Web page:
Oh, Canada: 8 Cars That Trace Their Roots To The Great White North
You might be surprised at some of the cars on this listby Kirby Garlitos, on
Most of us think of Canada as our friendly neighbors up north, and while that holds true for the most part - Canadians are really friendly - the Great White North also has a rich automotive history of its own. Ok, not as rich as ours, but rich enough to be given a list of some cars that trace their roots up there. The fact is that Canada’s automotive history goes all the way back to around the same time that cars became a thing here in the US. We just don’t know about most of them because there’s enough to worry about as far as our own American brands are concerned.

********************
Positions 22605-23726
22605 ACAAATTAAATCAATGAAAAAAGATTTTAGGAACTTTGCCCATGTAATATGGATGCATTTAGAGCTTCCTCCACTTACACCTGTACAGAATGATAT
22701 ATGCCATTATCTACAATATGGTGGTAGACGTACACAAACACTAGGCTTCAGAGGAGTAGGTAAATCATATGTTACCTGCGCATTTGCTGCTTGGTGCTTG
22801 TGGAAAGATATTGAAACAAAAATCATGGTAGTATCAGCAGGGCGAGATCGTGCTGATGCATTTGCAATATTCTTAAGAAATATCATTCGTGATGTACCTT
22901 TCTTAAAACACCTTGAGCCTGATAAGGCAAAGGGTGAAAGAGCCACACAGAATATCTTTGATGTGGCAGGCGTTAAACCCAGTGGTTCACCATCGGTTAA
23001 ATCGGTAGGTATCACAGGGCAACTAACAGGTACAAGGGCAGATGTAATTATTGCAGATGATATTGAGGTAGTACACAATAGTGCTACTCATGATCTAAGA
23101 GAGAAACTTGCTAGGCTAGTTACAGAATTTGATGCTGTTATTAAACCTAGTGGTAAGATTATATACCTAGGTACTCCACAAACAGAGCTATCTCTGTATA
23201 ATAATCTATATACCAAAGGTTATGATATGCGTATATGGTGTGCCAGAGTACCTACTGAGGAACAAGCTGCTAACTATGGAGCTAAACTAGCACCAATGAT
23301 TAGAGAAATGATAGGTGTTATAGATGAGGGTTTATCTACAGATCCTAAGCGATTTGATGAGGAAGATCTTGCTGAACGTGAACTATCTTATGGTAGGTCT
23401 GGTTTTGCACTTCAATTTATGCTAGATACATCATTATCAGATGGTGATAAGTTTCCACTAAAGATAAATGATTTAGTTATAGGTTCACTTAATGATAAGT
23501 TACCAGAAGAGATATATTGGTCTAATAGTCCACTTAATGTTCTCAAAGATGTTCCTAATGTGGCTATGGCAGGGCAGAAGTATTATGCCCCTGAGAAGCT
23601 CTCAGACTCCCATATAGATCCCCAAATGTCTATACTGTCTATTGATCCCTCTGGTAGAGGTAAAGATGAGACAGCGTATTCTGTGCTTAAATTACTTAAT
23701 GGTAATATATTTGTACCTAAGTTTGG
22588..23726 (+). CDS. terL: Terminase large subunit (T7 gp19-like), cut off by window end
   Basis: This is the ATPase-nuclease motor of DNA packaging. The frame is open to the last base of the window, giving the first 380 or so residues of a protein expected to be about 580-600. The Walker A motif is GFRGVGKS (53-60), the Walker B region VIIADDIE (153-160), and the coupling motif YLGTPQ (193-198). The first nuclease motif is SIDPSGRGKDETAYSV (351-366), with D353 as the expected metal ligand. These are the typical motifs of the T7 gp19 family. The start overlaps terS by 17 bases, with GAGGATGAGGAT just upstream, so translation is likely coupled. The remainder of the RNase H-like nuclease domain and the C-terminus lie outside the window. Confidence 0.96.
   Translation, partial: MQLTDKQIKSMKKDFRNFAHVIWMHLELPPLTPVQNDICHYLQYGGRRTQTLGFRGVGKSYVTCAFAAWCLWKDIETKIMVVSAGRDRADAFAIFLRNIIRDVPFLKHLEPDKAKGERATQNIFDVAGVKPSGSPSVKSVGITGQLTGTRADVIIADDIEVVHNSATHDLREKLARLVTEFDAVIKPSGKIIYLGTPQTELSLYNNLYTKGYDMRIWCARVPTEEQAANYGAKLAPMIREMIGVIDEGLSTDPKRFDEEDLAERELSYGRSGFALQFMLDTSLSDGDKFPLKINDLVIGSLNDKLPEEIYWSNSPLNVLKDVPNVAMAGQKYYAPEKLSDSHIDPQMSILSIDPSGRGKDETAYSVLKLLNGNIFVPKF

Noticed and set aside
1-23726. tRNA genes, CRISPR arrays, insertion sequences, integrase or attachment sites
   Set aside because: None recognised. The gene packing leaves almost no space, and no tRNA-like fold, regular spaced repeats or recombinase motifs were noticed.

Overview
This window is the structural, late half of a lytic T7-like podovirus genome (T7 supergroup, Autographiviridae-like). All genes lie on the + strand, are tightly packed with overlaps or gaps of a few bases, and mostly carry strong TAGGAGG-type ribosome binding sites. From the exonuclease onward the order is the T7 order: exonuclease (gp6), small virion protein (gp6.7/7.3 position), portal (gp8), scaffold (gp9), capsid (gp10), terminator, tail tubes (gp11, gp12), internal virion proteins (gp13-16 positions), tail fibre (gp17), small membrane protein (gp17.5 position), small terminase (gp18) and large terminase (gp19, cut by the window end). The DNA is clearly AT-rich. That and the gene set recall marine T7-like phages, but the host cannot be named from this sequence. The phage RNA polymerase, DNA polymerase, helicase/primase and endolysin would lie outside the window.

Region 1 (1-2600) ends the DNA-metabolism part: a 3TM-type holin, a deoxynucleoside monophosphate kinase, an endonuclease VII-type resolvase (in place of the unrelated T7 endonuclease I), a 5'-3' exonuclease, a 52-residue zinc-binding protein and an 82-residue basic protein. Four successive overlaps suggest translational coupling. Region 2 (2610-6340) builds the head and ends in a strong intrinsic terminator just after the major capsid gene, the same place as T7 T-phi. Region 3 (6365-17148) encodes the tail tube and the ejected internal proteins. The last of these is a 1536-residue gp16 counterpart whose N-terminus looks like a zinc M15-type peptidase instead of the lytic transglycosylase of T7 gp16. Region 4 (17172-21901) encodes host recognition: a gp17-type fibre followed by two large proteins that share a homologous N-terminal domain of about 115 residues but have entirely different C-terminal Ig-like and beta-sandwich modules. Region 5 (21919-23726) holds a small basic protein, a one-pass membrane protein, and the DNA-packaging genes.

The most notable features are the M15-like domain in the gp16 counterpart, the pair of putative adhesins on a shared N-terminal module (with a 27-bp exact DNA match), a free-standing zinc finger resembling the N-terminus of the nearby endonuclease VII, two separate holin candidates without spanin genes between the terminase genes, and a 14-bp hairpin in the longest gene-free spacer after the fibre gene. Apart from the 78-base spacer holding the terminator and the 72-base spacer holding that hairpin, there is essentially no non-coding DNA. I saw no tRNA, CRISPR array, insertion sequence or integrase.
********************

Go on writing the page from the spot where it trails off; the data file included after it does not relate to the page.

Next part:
That’s one of the reasons why this list is being made. Canada is more than just a land of moose and maple leaf syrup. It’s also home to a rich automotive tradition that deserves to have the spotlight fixed in its direction, for however long it’s supposed to last. Some of the names and models on this list will be completely foreign to some of you, but that’s precisely the point. It’s time to give them the recognition they deserve for playing a part in creating and shaping the history of the Canadian auto industry. Oh, and stick until the end because there are some surprises along the way.
Continue after the jump to read the full story.